Derek Minor, Empire

Empire, the fifth full-length from rapper Derek Minor, is the equivalent of Kanye West’s Yeezus from 2013. While it might be surprising to some, that’s the closest comparison I could find to what Derek Minor has accomplished with Empire. After releasing three full-lengths under the name PRo, Minor signed to Reach Records, home of Lecrae, Andy Mineo, KB, Tedashii and Trip Lee. When the signing occurred, the public erupted, knowing what Reach was known for and what they could accomplish with Minor’s brash and passionate style. After one record with the label in mid-2013, he left to create his own label, Reflection Music Group (RMG). Minorville was an instant classic in the Reach library, but Minor’s focus has always been to develop artists as well as make great music.

Fast forward to the beginning of 2015, and Minor’s next album is finally here. Empire is a unique monster, with sixteen cuts and just as many collaborations sprinkled throughout. In terms of production, Minor sticks to his guns, co-producing most of the album himself, but primary production of the beats is from superstar beat-maker Dirty Rice, with a track done by Reach’s own Gawvi. Right from the intro, you might get the sense of why I call this the equivalent of Yeezus. The entire album is made to be very theatrical, and powerful in that same sense. The two minute intro features bombastic theatrics, and showcases Minor speaking directly to what he’s been dealing with. It’s indicative of where Empire is going. One solid verse touches on all the things that people ask him on a regular basis: “Why did you leave Reach? Who’s better, Lecrae, Andy or you? Are you okay now that you’re off Reach?” The answer? Things are just fine, and Empire is a perfect example of just how fine things really are.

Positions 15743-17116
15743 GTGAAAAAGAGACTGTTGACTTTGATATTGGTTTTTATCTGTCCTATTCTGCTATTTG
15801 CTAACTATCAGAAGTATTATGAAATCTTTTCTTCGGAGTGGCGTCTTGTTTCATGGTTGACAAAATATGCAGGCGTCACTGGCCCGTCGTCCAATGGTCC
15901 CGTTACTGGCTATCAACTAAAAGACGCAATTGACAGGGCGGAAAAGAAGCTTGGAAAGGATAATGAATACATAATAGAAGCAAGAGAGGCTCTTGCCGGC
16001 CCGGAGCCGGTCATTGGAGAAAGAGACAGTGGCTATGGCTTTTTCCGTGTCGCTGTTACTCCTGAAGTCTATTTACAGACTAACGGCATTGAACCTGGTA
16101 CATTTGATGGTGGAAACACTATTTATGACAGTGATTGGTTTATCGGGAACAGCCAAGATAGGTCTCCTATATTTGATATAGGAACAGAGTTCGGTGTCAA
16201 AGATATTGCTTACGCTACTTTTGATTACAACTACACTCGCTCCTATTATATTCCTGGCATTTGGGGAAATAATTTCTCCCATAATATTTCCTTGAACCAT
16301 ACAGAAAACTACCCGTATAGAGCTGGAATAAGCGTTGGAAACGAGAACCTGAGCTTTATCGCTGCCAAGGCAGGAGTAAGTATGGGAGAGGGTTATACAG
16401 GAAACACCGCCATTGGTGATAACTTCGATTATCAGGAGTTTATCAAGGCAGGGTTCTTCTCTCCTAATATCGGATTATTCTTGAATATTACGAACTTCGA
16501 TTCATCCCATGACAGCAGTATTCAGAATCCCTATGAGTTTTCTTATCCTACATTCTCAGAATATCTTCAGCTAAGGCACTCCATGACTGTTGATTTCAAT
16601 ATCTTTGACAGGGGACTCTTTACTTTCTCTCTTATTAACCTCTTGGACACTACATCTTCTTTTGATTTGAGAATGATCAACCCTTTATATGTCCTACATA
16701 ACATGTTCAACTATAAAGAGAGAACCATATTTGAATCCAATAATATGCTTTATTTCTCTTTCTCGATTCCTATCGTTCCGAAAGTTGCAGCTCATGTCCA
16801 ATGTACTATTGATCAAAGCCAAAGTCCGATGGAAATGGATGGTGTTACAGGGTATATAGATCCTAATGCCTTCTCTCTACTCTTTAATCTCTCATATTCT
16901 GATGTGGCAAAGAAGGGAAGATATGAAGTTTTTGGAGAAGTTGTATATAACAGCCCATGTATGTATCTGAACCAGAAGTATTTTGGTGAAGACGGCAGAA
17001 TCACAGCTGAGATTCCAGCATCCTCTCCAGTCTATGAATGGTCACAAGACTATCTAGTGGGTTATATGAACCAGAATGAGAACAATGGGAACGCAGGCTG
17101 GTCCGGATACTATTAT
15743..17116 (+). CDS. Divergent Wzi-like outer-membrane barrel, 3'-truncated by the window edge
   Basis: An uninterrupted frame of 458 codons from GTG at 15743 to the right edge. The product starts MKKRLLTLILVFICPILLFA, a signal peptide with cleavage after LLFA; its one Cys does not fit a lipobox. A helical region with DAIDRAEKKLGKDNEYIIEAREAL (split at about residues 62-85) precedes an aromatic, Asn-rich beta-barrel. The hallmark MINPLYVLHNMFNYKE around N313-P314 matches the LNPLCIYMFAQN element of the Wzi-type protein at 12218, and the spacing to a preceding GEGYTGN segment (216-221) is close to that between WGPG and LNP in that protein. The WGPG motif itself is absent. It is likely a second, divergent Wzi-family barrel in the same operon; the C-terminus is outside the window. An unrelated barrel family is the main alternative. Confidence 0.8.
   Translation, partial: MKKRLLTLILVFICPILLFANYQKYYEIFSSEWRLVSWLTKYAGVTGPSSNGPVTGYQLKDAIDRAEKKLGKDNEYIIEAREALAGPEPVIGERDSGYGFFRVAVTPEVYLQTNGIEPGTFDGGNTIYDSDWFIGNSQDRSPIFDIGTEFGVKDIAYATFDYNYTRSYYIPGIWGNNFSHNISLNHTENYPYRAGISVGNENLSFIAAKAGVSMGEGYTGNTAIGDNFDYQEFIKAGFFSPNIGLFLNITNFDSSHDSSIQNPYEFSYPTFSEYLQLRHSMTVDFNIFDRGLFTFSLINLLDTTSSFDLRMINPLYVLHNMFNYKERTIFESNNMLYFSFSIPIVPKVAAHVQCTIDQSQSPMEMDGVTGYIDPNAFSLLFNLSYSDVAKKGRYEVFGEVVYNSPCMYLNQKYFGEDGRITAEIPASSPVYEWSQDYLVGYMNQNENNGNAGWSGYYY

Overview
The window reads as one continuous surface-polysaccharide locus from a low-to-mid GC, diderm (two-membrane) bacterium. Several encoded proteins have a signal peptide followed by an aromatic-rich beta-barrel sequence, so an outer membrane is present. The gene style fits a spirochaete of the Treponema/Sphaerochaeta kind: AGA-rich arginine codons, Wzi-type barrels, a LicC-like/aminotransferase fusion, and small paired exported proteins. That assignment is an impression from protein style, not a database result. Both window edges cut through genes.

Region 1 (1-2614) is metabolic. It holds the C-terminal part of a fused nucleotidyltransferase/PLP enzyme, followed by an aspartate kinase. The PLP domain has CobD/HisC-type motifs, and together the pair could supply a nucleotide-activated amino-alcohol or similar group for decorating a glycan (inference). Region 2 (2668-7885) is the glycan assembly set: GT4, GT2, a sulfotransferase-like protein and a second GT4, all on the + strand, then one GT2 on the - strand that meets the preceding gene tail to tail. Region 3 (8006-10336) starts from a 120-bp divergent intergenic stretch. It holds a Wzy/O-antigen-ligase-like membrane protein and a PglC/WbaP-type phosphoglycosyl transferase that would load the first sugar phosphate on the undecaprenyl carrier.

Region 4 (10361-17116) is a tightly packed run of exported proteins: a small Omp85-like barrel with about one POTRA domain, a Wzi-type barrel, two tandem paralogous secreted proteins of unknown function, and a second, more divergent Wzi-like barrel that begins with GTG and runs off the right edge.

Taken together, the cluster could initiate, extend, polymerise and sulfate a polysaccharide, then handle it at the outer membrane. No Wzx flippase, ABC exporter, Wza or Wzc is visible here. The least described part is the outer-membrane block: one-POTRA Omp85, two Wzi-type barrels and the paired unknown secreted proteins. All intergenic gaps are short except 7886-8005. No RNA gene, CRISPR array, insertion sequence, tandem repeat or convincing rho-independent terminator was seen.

“All Hail The King” starts off with a deep bass underneath before the monstrous track kicks in with the hook. It’s almost a complete reaction to topics Kanye West covered on Yeezus: all this talk about being the best, being a god, being arrogant about your life; from the very beginning, Minor is out to set the record straight and let people know exactly who the real King is. The track includes RMG artist Deraj on one of his best verses ever, and newcomer nobigdyl. The latter rapper was actually Minor’s tour manager before he heard him spit a verse and told him to pursue music. Another powerfully beat-driven track, the title cut, encompasses exactly what this record is all about: “They say we won’t need the sun / cuz You gonna light the whole world with Your love / So shine Your light on me / And now You’ve given us a new beginning / You placed us high above and there’s nothing that’s holding us down / this is our empire.” The single “Who You Know” slams in next, with the fast paced delivery of Minor and hypnotic beat, while “Kingdom Come” lends itself to an old school jazz-style beat, complete with scratchy vinyl cracks in the background. The track finds two different Derek Minor’s, showing how greed, money, and pride will destroy anyone’s empire before they die. If you can’t see how this is a reaction to Kanye’s mouthing off on Yeezus, well something’s missing then.

“Slow Down” is a continuation of “Kingdom Come”, with possibly the best beat on this whole record. Featuring Reach’s Tedashii and Tony Tillman, the track touches on the gang culture, drugs, alcohol and is a call to all of them to slow their roll. It’s a convicting, powerful cut, and I wouldn’t expect anything else from the trio featured on this cut. “Stranger” is a simple drum track with a beautiful hook sung by Roz, and sees Minor discussing his issues with Ferguson as a black man, detailing black on black crime and urges people who judge to try and walk in his shoes for a minute. It’s a tough topic to tackle, but Minor does it with such a finesse, yet with power and influence that one can only hope the song helps people make some changes. The final three tracks on Empire start with Gawvi’s deep R&B style fused in with “Right By My Side” and accompanying Minor are rapper Chad Jones and a hook by crooner Anthony Evans Jr. Another party track shows up with none other than the misfits themselves, “Party People” features Marty and Fern of Social Club. The track is sure to be an instant classic at shows, even without Social Club at every date. The finale, “Until The End of Time”, is another dynamic trio, between Minor, Lecrae, and fast-lyricist Canon, another signing to RMG. The Anomaly rapper’s words permeate just like everything on his own record did, and if Canon’s verse doesn’t make you rewind the track five times, well just go back and listen to your instrumentals. There’s no stopping these guys.

The beauty and staying-power of Empire is clear: Derek Minor is more than capable of not only running a solid record label of rtists, but making music he loves and spreading the good news of Christ to everyone who comes his way. Empire is Derek Minor’s best work by far, and 2015 is sure to have much more to come from RMG.

Justin Mabee